In Alberta, any condominiums developed under a phased development model require developers to file a phased development disclosure statement with the initial condominium plan. For more information about multi-stage developments, visit Buying New: Multi-Stage Developments.
Why is it important to review the phased development disclosure statement?
The Condominium Property Act requires certain information to be in a phased development disclosure statement. So this information will give you a better idea of how the completed project will look and function.
The statement must include a description of the proposed physical appearance of each phase.
Description of Condominium Units
The statement must include a description of the condominium units built in the initial and future phases of the project. For example, this description includes:
- the size of each unit;
- the maximum and minimum number of units in each phase and the completed project;
- any restrictions on the types of units; and
- the proposed usage of the units.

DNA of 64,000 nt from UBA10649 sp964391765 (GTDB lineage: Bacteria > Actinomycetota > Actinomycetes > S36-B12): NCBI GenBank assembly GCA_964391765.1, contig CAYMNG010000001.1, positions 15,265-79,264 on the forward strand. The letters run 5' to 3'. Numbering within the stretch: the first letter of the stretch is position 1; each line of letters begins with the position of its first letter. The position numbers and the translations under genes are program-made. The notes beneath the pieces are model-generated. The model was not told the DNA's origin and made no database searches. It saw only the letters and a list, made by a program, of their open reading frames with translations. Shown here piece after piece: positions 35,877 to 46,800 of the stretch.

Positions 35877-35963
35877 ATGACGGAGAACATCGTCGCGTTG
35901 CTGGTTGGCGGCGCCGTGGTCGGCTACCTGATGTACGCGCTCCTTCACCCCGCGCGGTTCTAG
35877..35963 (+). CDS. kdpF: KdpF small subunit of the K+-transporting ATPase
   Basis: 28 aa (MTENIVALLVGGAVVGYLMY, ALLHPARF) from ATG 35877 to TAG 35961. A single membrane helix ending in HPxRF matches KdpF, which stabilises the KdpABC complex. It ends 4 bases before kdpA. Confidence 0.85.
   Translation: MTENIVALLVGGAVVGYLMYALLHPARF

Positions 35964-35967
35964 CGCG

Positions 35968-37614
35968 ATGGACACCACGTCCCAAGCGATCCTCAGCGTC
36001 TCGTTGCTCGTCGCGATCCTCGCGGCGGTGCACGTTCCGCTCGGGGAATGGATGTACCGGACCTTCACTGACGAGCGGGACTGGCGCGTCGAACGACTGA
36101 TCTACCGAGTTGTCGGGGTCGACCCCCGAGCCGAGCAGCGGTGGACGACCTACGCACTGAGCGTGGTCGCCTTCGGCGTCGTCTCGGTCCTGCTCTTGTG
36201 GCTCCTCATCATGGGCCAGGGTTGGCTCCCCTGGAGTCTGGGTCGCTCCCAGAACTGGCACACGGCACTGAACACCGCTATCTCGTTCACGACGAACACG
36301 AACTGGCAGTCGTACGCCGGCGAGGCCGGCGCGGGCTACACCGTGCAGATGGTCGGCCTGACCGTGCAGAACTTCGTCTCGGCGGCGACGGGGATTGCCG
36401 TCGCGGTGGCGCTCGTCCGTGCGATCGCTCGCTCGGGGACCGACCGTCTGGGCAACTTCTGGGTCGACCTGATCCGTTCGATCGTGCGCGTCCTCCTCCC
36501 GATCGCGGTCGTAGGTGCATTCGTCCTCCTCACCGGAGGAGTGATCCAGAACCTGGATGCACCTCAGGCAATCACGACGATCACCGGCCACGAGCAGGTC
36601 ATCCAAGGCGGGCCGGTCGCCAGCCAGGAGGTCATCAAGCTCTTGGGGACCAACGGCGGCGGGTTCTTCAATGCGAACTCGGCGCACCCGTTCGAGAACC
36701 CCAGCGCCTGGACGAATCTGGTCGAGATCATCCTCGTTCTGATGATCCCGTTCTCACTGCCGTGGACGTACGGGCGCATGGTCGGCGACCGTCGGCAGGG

Description of Common Property
The statement must include a description of the common property for all phases. For example, this description includes:
- information about improvements to the common property in each phase
- any restrictions on common property
- the proposed usage of the common property and
- if common property in a future phase is going to be available for owners in previous phases, an explanation as to when those facilities will be ready.
Condominium Contributions (Condo Fees)
Developers must include information about how they will help pay for common expenses during the development of each phase and over the course of the entire project.
In addition, they must describe the assignment of unit factors during the project, and the impact on condominium contributions if future project phases are not complete.
However, there is always a risk that multi-stage projects will not be fully complete. So talk to your lawyer or real estate agent to assess the risks and benefits of buying a unit in a multi-stage development.
Can the statement change?
Yes, but a developer cannot change the statement without the consent of two thirds of the owners, not including the developer, who have the right to vote under the Condominium Property Act. Also, developers can make changes to the statement without owner consent if changes are required to meet zoning, land use, or municipal development laws.
For more information about who can vote, visit Meetings.
What happens if a develop does not complete a project?
If a developer cannot or will not be able to complete the multi-stage development, the condominium corporation can make a court application to deal with the undeveloped land and unfinished improvements or additions to the common property. Consequently, condominium corporations should talk to a lawyer for legal advice.